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Fear Grips Turkey Amid Government Crackdown After Failed Coup

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A Turkish special forces police officer stands guard in front of the Istanbul Justice Palace on July 20. Family members of those detained have been gathering outside, hoping for a chance to see their loved ones.

Turks survived a chaotic and bloody attempted military takeover on Friday that left more than 260 dead. Since then, the government has suspended thousands of public and private sector employees — everyone from teachers to police officers. Meanwhile, the parliament has ratified a state of emergency that will last up to three months. President Recep Tayyip Erdogan says it's necessary to protect democracy. But many Turks are afraid of what's to come.

Outside the Justice Palace, Istanbul's largest courthouse, a few dozen people cluster in a plaza near a Starbucks and wait for word on relatives being held in the courthouse. "These are the families of the traitors," a passerby whispers to his friend.

Of the more than 10,000 people who have been detained since the coup, most are soldiers accused of being involved in the coup attempt. Many are young conscripts, and their worried families here say they were just following commanders' orders and were tricked.

One man who gives his first name, Saim, says he's been here for six days and nights trying to see his 20-year-old son. On the night of the failed coup, his son called and said he was ordered to set a roadblock on one of the large bridges crossing the Bosporous waterway.

The young soldier was terrified, his father says. It was the scene of some of the bloodiest fighting in Istanbul, he didn't know why he was posted there and he wanted to run away. He said he was being treated like an enemy. His father calmed him down and urged him to fulfill his duties, not knowing that the commanders had used his son and other young soldiers to try and stage a coup.

"This is injustice," Saim says. "My kid was following orders and now he will be stigmatized his whole life."

Saim wants the commanders to pay — not his son, who only joined the military a month ago. He doesn't want his two younger sons to serve in Turkey's military, because he no longer trusts the system.

With Saim is his nephew, about the same age as his son. He's up for military service as well, but he doesn't want to go. After his cousin's experience, "I don't trust anyone anymore," the nephew says. "I don't trust the police or military anymore, it's gone. I only trust my God now."

He says he's anxious about the state of emergency the government declared Wednesday night. "The police are going to see us walking, and then what?" he asks. "Can they shoot us because they feel suspicious?"

Turkey's largest city is overcome with fear, especially among those who are critical of the government. And while almost everyone agrees that a military takeover would have been a disaster, many Turks are worried that the mass purges of recent days only signal the beginning of a much larger crackdown.

Human rights advocates are worried, too. "What we're seeing is human rights abuses on an unprecedented scale," says Andrew Gardner, Amnesty International's researcher in Istanbul. "The scale of these events has not been seen since the military rule, the military dictatorship of 1980 to 1983. So these are, unfortunately, very dark days in Turkey."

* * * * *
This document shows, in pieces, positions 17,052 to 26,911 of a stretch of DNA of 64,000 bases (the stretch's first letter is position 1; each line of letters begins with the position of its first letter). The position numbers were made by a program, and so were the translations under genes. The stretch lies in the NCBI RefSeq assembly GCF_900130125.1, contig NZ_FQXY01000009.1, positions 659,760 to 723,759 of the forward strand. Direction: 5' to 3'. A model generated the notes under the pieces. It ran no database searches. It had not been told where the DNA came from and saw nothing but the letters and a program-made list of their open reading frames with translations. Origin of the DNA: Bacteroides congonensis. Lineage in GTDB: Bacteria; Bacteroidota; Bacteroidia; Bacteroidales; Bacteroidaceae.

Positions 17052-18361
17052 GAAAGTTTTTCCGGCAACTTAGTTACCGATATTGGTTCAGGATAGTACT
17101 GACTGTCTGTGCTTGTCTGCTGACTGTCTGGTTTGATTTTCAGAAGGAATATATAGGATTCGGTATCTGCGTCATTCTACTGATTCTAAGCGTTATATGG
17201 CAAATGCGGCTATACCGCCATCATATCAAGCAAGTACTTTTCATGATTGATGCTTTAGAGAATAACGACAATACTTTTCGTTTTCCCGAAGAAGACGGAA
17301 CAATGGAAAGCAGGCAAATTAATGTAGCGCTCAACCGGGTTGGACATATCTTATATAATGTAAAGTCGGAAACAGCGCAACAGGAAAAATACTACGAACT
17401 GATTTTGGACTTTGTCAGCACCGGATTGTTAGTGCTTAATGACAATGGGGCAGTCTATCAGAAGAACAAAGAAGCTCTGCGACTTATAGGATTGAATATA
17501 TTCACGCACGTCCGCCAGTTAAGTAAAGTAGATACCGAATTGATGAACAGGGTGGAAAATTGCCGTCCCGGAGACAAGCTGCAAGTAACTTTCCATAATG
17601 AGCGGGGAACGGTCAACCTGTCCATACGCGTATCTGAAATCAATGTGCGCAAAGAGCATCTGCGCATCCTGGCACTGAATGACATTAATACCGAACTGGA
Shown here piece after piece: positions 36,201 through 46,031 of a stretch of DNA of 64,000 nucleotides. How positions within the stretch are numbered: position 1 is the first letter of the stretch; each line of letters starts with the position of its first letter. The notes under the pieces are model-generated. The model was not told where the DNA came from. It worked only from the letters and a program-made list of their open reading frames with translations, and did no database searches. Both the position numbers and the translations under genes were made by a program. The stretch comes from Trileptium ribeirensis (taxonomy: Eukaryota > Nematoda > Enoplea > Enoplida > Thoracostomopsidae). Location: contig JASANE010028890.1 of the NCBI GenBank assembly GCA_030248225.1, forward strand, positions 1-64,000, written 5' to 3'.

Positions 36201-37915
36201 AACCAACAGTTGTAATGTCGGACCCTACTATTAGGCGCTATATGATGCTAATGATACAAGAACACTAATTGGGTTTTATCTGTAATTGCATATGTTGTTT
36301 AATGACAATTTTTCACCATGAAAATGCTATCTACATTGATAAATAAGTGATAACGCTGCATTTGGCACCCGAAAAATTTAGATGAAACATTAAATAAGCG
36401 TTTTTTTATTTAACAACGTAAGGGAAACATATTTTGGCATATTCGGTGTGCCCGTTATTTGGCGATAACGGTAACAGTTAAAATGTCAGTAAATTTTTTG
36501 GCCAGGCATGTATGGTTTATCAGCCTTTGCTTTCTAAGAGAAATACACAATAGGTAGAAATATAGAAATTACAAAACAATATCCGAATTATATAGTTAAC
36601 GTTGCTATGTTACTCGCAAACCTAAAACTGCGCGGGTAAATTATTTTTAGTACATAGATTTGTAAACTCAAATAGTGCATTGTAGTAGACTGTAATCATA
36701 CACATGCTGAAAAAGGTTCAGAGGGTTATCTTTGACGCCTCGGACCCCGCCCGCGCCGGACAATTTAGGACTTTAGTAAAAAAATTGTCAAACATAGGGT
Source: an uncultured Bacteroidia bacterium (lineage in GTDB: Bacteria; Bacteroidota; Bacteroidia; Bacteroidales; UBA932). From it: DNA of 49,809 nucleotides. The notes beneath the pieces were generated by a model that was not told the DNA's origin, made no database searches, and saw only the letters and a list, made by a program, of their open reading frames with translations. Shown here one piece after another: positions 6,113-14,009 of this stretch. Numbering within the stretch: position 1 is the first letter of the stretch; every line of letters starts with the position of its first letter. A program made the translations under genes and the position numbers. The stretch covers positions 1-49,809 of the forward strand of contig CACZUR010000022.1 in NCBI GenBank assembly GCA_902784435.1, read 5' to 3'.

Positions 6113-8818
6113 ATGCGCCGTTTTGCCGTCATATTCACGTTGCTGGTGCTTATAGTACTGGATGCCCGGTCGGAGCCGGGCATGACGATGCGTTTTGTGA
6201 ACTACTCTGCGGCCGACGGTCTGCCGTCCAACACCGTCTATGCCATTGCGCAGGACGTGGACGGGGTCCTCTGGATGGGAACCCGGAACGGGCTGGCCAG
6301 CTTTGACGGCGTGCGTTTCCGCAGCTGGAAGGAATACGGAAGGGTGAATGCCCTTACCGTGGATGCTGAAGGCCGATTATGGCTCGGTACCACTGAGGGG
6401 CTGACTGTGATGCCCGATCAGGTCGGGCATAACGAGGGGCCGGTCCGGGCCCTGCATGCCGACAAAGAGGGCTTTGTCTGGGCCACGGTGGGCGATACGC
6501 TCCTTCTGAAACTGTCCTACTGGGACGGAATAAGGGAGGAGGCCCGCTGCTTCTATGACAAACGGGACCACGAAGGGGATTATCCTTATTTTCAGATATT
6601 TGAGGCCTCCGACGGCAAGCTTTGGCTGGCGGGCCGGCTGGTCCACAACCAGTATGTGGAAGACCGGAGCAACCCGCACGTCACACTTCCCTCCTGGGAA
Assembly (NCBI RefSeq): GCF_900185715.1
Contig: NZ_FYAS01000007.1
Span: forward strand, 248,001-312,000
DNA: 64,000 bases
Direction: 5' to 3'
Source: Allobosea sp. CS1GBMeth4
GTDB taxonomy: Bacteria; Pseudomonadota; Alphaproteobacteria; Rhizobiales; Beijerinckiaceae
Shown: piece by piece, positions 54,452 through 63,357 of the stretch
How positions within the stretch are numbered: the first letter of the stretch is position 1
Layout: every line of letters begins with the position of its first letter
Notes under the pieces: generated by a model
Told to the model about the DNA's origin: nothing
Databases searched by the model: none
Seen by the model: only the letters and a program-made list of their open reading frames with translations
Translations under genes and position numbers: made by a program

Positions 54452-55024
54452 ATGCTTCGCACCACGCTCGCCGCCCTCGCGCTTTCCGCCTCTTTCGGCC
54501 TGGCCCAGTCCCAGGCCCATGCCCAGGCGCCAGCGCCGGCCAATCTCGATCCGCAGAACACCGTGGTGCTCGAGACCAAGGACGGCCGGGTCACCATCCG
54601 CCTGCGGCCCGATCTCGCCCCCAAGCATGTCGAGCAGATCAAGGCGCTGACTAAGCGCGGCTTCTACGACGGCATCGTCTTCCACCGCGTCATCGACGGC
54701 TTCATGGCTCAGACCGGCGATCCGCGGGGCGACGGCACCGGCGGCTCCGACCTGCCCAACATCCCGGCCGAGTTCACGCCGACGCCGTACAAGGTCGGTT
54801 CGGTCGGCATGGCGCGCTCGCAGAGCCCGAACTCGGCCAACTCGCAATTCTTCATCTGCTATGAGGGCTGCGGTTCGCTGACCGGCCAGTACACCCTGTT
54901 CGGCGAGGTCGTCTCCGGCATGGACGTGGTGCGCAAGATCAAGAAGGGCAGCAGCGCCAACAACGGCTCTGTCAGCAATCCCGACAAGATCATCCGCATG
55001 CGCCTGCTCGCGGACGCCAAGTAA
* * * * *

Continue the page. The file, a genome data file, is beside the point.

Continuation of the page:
Gardner says that Amnesty is getting reports of torture and ill treatment of detainees from their lawyers. He's hearing that interrogators are focused on political affiliations rather than participation in the attempted coup.

In addition to the detentions, tens of thousands of government employees and educators have been suspended from their jobs. Gardner says the government couldn't have possibly gathered meaningful evidence on so many people in just a matter of days.

"Perhaps the only thing that's more widespread then these 50,000 suspensions is the fear across the country in Turkey about where will the crackdown go toward next," he says.

The government has the right to prosecute those who carried out the violence on Friday, but with thorough investigations and fair trials, he says.

On Istanbul's streets, you sense the fear everywhere. Turkish analysts who typically speak to foreign journalists hesitate now. One analyst even asked a reporter to leave his phone in another room while they chatted because he was worried the phone was being monitored.

Phones are a special concern these days. There are rumors of police demanding to go through people's phones on the streets. Meanwhile, employees of government institutions, everyone from academics to actresses, are being urged to join marches in support of the government.

Many are happy to attend these rallies. Others say they go because they're worried if they don't, they could lose their jobs.

In central Istanbul, Tolga Olmez Ses serves customers in his bookstore near Taksim Square, known locally as the "maidan."

"Every morning, our prime minister sends a message, every morning," he says. "You should go to the maidan, you should go to the maidan. Why? It's not my fight."

He's referring to mass text messages Turks are receiving from the government to protest against the coup. This is a fight about political power and money, Ses says, and has nothing to do with him. At this point, he says he'd accept pretty much any government action to crack down if it meant there would be peace.

But his friends are panicked, he says. They're deleting messages from their phones as well as social media posts that are critical of the government.

But Ses never really got into social media. So he's going about his life as he always has, listening to Pink Floyd, reading — and waiting for whatever comes next.

Copyright 2016 NPR. To see more, visit

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